How to best support and protect young children during COVID-19? Some lessons learned

CITY OF WASHINGTON (June 22, 2021)—Young children and their families have been particularly vulnerable during the COVID-19 crisis. A survey of caregivers during COVID-19  in Pakistan found that emotional well-being of some children deteriorated significantly, particularly for those from poorest households and with parents also experiencing distress. In Kenya, during the peak of the lockdown, over 11% of children under the age of four went to bed hungry.

A forthcoming report found 19% of households in Mexico with young children experienced job loss. This shock was twice as large for poorer households.  In these households, young children were more likely to spend time unsupervised and experienced a significant reduction in stimulation activities with caregivers (such as reading stories or playing).

Recognizing the vulnerability of young children and their parents during the COVID-19 crisis, in the spring of 2020, the World Bank’s Early Learning Partnership (ELP) team mobilized to provide Bank teams and client countries with resources needed for young children and their families. This included the guidance note 15 Ways to Support Young Children during the COVID-19 crisis, a series of staff learning events and the development of a ECD COVID-19 phone survey.

We also completed an emergency COVID-19 funding round, which provided grants (up to $50,000 USD) to World Bank teams to work with governments to support young children and families, with 28 proposals from 28 countries, worth $1.1 million USD, approved. Many grants are implementing some of the ideas suggested in our guidance note and the majority are directly supporting parents remotely to provide care and learning opportunities for their children. Almost all grants finance activities that tap into existing infrastructure and delivery channels, linking to World Bank projects and government programs already operating at scale. Many grants have ensured that ECD is included in government COVID-19 responses when before programs did not necessarily provide support to young children. At approval, the grants were expected to reach 19.5 million children and 20.7 million parents; initial results, however, indicate that the total numbers reached will be substantially higher.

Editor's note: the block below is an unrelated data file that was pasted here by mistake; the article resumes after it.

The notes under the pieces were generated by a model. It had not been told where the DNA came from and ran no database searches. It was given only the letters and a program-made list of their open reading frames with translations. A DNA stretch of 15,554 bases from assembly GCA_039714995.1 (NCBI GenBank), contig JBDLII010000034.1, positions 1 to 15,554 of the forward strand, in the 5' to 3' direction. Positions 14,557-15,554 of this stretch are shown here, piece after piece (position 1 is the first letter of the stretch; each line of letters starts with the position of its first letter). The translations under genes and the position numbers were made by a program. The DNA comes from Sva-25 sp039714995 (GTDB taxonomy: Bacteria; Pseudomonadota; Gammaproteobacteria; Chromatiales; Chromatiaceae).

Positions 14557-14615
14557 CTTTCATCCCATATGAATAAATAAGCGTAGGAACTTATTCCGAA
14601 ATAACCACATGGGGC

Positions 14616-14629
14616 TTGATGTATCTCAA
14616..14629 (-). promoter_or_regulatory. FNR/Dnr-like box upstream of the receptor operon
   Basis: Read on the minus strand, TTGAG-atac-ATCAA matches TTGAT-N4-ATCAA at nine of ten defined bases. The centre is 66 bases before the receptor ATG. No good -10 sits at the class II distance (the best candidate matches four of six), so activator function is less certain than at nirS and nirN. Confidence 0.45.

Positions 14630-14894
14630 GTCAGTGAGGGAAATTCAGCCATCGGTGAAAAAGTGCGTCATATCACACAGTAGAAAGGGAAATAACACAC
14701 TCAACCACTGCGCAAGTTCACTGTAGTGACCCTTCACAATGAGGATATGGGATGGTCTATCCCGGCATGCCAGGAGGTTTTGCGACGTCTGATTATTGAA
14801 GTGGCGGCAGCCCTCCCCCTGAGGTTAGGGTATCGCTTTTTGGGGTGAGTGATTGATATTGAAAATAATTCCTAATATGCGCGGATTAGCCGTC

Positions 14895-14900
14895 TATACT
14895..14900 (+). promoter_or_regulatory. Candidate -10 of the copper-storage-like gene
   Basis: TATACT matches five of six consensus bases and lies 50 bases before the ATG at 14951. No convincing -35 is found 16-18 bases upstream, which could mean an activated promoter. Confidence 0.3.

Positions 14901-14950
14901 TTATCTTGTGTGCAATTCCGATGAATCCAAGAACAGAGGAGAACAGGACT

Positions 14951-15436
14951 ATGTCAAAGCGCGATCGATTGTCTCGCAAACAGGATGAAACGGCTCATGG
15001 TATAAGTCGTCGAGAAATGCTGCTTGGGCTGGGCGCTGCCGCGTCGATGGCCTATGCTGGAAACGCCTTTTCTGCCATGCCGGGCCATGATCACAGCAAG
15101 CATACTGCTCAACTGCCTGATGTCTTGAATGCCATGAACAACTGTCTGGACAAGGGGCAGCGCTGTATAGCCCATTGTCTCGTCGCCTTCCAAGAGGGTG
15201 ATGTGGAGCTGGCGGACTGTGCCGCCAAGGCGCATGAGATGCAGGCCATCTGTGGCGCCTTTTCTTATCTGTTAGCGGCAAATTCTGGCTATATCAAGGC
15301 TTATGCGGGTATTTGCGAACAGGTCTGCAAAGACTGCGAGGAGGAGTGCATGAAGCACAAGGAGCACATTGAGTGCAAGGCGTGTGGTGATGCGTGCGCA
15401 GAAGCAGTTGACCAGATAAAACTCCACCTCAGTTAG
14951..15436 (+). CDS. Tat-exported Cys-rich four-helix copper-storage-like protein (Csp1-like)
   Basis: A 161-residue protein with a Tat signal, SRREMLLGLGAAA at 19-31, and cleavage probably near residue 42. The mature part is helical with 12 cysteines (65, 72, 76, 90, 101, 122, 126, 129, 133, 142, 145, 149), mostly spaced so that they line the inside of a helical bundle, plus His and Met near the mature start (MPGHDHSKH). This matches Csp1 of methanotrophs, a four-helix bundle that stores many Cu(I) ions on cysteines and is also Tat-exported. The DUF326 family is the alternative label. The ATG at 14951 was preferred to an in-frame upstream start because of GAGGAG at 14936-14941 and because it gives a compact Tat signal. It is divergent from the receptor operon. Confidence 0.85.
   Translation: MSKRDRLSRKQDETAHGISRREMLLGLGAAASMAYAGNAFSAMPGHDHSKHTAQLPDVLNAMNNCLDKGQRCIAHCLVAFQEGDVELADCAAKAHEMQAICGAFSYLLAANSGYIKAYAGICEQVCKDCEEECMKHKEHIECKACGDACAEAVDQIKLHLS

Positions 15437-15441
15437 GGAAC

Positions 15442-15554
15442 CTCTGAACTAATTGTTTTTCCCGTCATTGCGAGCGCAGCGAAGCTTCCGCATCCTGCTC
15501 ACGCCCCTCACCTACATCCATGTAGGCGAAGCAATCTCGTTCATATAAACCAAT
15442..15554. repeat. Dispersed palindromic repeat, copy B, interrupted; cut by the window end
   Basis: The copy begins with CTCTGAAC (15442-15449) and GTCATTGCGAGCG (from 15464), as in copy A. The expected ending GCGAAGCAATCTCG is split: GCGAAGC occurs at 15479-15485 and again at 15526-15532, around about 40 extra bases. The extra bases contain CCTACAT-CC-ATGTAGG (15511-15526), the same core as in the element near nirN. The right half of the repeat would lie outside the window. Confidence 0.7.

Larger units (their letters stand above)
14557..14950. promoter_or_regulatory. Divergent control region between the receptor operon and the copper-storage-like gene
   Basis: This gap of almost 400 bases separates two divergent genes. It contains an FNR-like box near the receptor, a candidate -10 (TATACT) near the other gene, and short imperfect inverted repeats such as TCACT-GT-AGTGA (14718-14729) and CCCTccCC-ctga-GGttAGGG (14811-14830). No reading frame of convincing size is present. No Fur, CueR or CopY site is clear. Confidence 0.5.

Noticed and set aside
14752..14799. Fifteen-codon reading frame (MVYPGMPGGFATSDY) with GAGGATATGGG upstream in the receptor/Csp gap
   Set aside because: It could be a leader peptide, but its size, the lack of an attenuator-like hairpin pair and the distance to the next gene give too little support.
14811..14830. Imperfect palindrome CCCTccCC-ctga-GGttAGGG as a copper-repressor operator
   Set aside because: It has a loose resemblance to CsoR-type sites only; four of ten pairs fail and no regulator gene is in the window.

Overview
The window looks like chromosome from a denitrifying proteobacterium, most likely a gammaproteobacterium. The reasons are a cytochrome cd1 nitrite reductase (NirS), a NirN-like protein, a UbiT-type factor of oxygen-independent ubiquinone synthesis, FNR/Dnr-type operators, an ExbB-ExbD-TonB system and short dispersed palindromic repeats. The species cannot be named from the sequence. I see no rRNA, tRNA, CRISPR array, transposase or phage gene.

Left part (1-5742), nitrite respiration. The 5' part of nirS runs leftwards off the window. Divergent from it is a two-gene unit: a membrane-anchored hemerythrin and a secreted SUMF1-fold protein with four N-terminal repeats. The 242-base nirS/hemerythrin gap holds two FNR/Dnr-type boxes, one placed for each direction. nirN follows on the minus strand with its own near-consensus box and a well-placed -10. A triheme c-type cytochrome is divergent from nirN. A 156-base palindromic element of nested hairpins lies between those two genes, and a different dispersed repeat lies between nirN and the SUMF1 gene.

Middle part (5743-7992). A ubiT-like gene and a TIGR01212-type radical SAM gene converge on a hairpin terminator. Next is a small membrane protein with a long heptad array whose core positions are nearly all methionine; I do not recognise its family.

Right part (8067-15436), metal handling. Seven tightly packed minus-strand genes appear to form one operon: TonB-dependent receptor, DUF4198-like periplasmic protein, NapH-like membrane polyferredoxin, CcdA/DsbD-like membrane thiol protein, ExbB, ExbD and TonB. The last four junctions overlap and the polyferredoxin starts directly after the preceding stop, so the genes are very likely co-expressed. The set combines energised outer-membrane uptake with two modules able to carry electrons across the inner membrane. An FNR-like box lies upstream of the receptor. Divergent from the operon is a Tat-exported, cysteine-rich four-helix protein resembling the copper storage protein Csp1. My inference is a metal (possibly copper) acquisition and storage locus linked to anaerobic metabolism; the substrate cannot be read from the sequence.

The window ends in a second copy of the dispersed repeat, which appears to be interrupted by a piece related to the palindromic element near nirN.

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Lessons Learned One Year Later:

  • When reaching families remotely, have multiple touch points and deploy a range of mechanisms to reach and communicate with families – from regular phone calls to parents to mass communications campaigns. In Indonesia, Bank team supported the government’s “My Home My School” remote learning program to empower teachers and parents to support young children’s development during school closure. ELP funds also supported the development of national ECD COVID-19 response guidelines, manuals for parents and teachers with home-based ECD curriculum, videos for public education, technical support to deliver the program, and progress monitoring. The program has already reached 11.5 million young children.
  • Strategies should be tailored to the connectivity, needs, and behaviors of the families. When designing the remote counselling intervention, the team in Peru worked with government to categorize the levels of connectivity of families, and developed tailored communication strategies to reach them. Families in rural areas were difficult to reach as many did not have mobile phones or radios, so community leaders were mobilized using existing communication methods, such as walkie-talkies and loudspeakers. By analyzing monitoring data, the team found that families preferred to receive messages in the afternoon since parents, especially mothers, were busy with household activities in the morning.
  • Even in an emergency response, system strengthening is key to delivering quality services at scale. In Colombia, ELP resources were used to develop the Bienestar (“Well-being”) app to monitor ECD service delivery under the government’s Mis Manos te Enseñan (My Hands Teach you) Initiative that supports young children and families during the COVID-19 crisis. Families use the app to report problems with delivery or quality of the food or materials and to monitor their children’s developmental progress. This enabled the government to tailor support to families’ needs and to better promote children’s early learning. The data from the app will also help improve the procurement mechanisms and inform the incorporation of the remote monitoring approach and the Bienestar app into in-person ECD services in the future.
  • There is an opportunity to use resources and programs developed in response to the COVID-19 crisis in the medium term and bring them to scale. In Ethiopia, posters and brochures with messaging on coping/stress management, nutrition, hygiene, playful parenting and early stimulation have been developed and distributed to beneficiaries of the Bank’s Urban Productive Safety Nets Project and ECD messages for radio and television have been produced. Building on this initial success, donors are providing additional financing to expand the number of radio and television messages from 12 to 24, with an objective of reaching 3 million children and caregivers with ECD messaging.
  • The unique nature of the pandemic has highlighted what we’ve known all along:  parents are key to ensuring children’s survival, care and learning and it is critical to support them directly. Interventions that support parents to support their children should continue to be central to the efforts that support human capital growth even beyond the current crisis.

The ELP COVID-19 grants are expected to conclude within a few months, and we’ll provide a final update later in the year.

 

Source: World Bank and Education for Global Development

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